Inspired by the everyday lifestyle of the industrial working world, industrial style celebrates pared-down architecture and utilitarian forms. Industrial style is all about the marriage of form and function. It favors practical materials and straightforward designs and manages to remain effortlessly chic and edgy in spite of its simplicity. If you’ve ever dreamed of living in a remodeled tobacco factory or an upgraded garage, then industrial style might be calling your name. Here are some key features of the new warehouse chic.
Jump to content:
- Cement Floors
- Open Space
- Rustic Metal
- Risky Art
- Functional Furniture
- Salvaged Pieces
- Exposed Architecture
- Is Modern Style Right for You?
Since the whole concept of industrial design centers on a stripped-down aesthetic, it makes perfect sense for the floors to be as basic as possible. Concrete is the base layer for many types of flooring, and industrial style elevates the simplest forms as the most honest and authentic. Concrete, whether polished or raw, resonates with this industrial ideal. Weathered wood and simple tiles are good alternative options that also reflect the integrity of the working class and the elegance of simplicity.
Open floor plans with minimal interior walls give that airy warehouse feel that industrial style prizes. High ceilings and wide-open spaces recall the factories and packing plants that first inspired the style. Many of these old buildings are being remodeled into open, loft-style apartments. Grouping furniture into functional groups can break a large room into distinct dining room, living room, and bedroom areas while maintaining the expansiveness representative of industrial style.
Metal plays a huge role in the accents and architecture of industrial space. Nothing screams “factory” quite like steel and iron. Unlike modern design, which features shiny chrome and other bright metals, industrial style favors dark metals like wrought iron, or dulled metals like brushed nickel and copper. The idea is to incorporate metal in the same utilitarian ways that it was used during the industrial revolution. Add in wood and stone elements to break up the heavy metals and add a visually pleasing contrast.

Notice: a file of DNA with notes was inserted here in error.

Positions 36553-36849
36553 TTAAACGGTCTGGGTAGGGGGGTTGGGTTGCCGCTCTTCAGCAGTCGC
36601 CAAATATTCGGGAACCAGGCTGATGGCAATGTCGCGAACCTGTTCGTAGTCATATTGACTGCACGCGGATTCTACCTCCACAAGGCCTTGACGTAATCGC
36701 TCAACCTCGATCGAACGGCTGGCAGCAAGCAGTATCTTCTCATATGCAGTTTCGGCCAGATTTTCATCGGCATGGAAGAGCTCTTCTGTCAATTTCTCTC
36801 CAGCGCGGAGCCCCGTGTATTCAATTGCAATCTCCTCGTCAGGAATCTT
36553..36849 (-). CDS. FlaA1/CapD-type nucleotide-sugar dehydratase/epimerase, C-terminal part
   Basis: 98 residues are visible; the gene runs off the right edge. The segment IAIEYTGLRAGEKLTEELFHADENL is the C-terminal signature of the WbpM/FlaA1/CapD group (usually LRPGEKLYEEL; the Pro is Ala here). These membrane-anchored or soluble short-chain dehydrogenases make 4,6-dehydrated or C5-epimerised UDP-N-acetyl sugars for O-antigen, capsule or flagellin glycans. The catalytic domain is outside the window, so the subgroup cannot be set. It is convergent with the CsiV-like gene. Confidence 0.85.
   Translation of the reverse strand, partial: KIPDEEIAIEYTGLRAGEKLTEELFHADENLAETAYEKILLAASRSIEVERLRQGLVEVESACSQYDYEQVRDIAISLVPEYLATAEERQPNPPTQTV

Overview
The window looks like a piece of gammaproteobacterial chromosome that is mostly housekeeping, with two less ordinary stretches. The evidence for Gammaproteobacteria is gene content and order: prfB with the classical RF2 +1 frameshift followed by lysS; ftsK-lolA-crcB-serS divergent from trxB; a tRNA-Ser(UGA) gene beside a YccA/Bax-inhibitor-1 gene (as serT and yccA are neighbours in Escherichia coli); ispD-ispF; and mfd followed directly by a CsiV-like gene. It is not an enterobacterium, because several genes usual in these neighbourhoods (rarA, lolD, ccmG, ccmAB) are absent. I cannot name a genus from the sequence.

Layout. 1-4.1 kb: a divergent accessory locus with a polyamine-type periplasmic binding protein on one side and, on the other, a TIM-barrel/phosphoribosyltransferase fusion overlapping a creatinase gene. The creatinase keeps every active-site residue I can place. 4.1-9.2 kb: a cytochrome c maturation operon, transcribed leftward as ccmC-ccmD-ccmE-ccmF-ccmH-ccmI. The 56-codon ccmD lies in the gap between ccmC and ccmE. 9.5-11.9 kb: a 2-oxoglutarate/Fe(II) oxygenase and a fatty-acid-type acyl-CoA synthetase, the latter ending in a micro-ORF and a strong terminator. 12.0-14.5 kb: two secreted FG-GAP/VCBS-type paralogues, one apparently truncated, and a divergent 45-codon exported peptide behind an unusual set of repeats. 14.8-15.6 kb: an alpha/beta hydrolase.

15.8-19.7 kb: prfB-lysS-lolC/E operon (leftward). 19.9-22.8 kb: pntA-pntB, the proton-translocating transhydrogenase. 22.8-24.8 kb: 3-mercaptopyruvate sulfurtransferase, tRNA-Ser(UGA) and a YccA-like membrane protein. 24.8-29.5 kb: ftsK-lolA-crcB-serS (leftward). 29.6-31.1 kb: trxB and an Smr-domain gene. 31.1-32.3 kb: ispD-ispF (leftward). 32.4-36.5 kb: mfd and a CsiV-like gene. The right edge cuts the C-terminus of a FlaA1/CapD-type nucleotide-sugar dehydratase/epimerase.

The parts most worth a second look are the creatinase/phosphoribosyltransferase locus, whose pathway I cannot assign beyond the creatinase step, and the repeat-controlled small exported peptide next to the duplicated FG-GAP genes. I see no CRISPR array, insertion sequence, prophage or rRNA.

Old road signs, twenty clear light bulbs hung from the ceiling at different lengths, screws and faucets and other odds and ends all fused together into an interesting sculpture –all of these artistic expressions would perfectly suit an urban industrial space. While other styles like modernism and minimalism appreciate the value of abstract art, industrial style embraces art that takes big risks. The edgier the piece is, the better statement it will make. Of course, you can’t underestimate the value of simple black and white photos to balance out the more daring pieces.
In industrial style, furniture strikes a delicate balance between new and vintage. At its core, industrial furniture is utilitarian, with clean lines and no extra frills. However, this style also embraces the eclectic and encourages unique interpretations of what counts as minimal and functional. In industrial design, a TV stand made of stacked pallets or a suitcase used as an end table will pair effortlessly with a white plastic chair or a plush red ottoman. In general, industrial furniture sticks to neutral, solid colors and uses soft, natural textures.
Industrial design relies heavily on materials commonly used at the turn of the century. Salvaged pieces are the perfect way to incorporate authentic elements from this time period. This might mean repurposing pieces from a salvage yard to create new furniture and décor, or taking found objects and displaying them as art. The salvage yard is an excellent place to find small accessories like door handles and hardware for cabinets and drawers as well as pieces like empty crates and old drawers that can be used for storage.
Industrial style embraces the bare bones of a space and incorporates architectural elements like pipes, ductwork, and metal beams into the design. Showcasing mechanical details like pulleys and cogs further enhances the skeletal feel of the architecture. Unfinished walls with cinderblocks and exposed brick instead of tidy plaster lend a raw and naked feel to the space that aligns with the industrial ideals of honesty and integrity. Large windows left bare of curtains or blinds add to the exposed feeling.
Is Modern Style Right for You?
Are you into edgy art?
Do you like being able to see the mechanics of things?
Do you value hard work and see the simplest materials as the most honest?
Do you see beauty where others see only junk?
Do you love thrifting and repurposing?
If any of this sounds like you, then industrial style might be speaking your language. What do you find most appealing about industrial style? What parts would you rather do without? We’d love to hear from you!